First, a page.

Pretrauma Cognitive Ability and Risk for Posttraumatic Stress Disorder: A Twin Study

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Abstract

Context

Cognitive deficits are associated with posttraumatic stress disorder (PTSD), but whether such deficits reflect sequelae or risk factors is not fully resolved.

Objective

To determine, in a representative sample, whether preexposure cognitive ability is associated with risk for PTSD, and whether that risk is genetically mediated.

Design, Setting, and Participants

The co-twin–control study involved 2386 male Vietnam-era twin veterans with a mean (SD) age of 41.9 (2.7) years, a population-based sample of men who were in military service during this era. Cognitive ability scores were obtained just before military induction at a mean (SD) age of 19.7 (1.5) years. Participants included only individuals who were exposed to potentially traumatic events and underwent preexposure cognitive testing.

Main Outcome Measures

Armed Forces Qualification Test (of cognitive ability) percentile scores and PTSD diagnosed by means of structured interviews.

Results

We found a significant dose-response relationship between preexposure cognitive ability and risk for PTSD. After controlling for confounders, the highest cognitive ability quartile had a 48% lower risk than the lowest ability quartile (P<.001). Non–PTSD-concordant pairs had the highest scores; PTSD-concordant pairs had the lowest scores; and PTSD-discordant pairs had intermediate scores. Differences in Armed Forces Qualification Test scores within twin pairs were significant only in PTSD-discordant pairs (P=.04) and were accounted for specifically by the discordant dizygotic pairs (P=.002). Genetic influences on preexposure cognitive ability explained 5% of the variation in PTSD, but 100% of that relationship was explained by common genes.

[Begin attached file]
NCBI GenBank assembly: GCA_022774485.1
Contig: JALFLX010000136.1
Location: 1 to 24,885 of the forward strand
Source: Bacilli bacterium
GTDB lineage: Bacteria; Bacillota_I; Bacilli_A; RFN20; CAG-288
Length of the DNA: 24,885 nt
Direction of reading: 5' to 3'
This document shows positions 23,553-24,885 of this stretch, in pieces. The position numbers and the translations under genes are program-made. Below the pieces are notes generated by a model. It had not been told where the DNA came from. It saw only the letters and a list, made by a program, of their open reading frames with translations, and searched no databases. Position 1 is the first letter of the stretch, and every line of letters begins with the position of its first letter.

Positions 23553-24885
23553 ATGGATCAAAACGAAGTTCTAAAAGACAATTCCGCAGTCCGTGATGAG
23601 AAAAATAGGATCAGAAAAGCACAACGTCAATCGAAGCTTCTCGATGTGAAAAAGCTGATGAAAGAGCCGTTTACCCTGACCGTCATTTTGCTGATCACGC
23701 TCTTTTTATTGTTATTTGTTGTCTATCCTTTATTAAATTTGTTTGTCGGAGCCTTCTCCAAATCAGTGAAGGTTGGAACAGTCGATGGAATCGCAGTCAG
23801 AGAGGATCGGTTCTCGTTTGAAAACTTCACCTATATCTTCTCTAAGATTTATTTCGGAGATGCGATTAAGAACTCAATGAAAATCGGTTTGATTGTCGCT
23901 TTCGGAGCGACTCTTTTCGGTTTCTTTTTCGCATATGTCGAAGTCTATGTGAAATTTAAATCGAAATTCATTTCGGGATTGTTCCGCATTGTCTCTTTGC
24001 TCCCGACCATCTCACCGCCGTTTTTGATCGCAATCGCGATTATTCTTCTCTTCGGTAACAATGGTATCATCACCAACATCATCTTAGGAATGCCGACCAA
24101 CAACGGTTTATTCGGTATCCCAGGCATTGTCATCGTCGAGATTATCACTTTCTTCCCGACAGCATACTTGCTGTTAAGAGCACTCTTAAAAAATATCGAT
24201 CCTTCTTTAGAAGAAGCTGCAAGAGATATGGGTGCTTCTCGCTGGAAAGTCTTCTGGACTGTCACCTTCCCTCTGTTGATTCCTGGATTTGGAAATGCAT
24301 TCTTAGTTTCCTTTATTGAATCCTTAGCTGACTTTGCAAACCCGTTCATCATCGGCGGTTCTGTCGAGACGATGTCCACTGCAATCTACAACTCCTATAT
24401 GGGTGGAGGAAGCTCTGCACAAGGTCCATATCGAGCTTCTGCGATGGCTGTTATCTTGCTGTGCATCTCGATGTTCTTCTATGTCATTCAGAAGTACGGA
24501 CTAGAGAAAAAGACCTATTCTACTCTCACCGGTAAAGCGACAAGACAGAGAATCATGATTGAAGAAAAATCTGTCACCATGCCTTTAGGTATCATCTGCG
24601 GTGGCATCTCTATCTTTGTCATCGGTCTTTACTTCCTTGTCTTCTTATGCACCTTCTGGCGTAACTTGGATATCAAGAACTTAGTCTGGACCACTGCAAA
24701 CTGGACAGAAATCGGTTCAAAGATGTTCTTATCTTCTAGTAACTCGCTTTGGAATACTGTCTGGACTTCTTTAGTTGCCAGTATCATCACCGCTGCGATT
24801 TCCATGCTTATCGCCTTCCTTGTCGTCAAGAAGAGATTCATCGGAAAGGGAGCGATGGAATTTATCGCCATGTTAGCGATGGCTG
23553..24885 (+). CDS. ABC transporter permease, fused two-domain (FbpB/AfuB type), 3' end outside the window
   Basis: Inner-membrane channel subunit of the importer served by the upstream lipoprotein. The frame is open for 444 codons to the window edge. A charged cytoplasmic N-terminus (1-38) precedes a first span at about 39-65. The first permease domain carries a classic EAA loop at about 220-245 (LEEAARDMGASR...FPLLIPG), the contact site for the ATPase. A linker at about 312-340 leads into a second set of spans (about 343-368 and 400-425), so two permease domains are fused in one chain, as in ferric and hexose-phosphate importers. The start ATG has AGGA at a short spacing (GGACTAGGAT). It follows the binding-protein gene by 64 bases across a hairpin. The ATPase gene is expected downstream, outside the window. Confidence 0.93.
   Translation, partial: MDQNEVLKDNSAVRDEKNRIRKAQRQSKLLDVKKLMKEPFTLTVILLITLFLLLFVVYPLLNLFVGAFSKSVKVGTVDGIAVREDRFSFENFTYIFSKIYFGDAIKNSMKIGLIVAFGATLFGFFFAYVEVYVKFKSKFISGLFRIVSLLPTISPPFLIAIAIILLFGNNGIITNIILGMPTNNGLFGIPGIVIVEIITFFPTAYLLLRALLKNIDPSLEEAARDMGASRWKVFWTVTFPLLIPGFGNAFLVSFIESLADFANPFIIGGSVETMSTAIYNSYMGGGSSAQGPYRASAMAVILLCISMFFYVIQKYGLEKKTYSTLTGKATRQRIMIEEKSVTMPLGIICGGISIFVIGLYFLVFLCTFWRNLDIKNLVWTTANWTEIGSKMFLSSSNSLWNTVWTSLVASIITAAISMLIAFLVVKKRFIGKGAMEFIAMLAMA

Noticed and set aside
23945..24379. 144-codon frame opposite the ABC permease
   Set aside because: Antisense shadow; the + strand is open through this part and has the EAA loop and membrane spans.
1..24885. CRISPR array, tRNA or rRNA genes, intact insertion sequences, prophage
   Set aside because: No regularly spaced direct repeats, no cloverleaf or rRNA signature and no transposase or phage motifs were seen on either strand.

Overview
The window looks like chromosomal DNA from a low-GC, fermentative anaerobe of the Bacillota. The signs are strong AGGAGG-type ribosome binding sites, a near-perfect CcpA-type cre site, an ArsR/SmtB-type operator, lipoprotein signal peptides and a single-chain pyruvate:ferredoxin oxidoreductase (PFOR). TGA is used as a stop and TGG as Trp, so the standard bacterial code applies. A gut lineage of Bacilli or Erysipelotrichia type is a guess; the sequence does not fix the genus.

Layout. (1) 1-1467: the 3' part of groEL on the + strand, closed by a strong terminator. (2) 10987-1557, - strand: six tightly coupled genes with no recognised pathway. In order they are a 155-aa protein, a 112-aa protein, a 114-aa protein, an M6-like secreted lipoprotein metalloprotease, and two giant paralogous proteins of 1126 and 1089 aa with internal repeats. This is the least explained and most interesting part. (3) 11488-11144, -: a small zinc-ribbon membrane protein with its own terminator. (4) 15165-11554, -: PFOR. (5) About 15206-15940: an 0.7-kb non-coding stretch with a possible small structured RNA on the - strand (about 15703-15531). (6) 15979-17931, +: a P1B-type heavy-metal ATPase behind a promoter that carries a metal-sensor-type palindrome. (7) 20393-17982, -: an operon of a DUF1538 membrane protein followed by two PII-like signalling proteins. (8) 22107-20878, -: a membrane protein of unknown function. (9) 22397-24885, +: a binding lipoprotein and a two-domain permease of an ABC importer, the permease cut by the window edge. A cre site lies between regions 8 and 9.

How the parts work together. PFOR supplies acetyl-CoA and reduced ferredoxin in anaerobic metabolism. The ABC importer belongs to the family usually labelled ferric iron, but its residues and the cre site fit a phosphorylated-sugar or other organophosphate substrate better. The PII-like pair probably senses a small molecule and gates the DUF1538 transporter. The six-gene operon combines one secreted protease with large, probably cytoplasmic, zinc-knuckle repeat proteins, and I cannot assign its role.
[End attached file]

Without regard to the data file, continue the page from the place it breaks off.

Conclusions

Preexposure cognitive ability is a risk or a protective factor for PTSD. The variance in PTSD explained by preexposure cognitive ability is accounted for entirely by common genetic factors. Lower cognitive ability may be a marker of less adaptive coping against adverse mental health consequences of exposure to potentially traumatic events. Further study of the potential mechanisms through which cognitive ability confers risk is needed.

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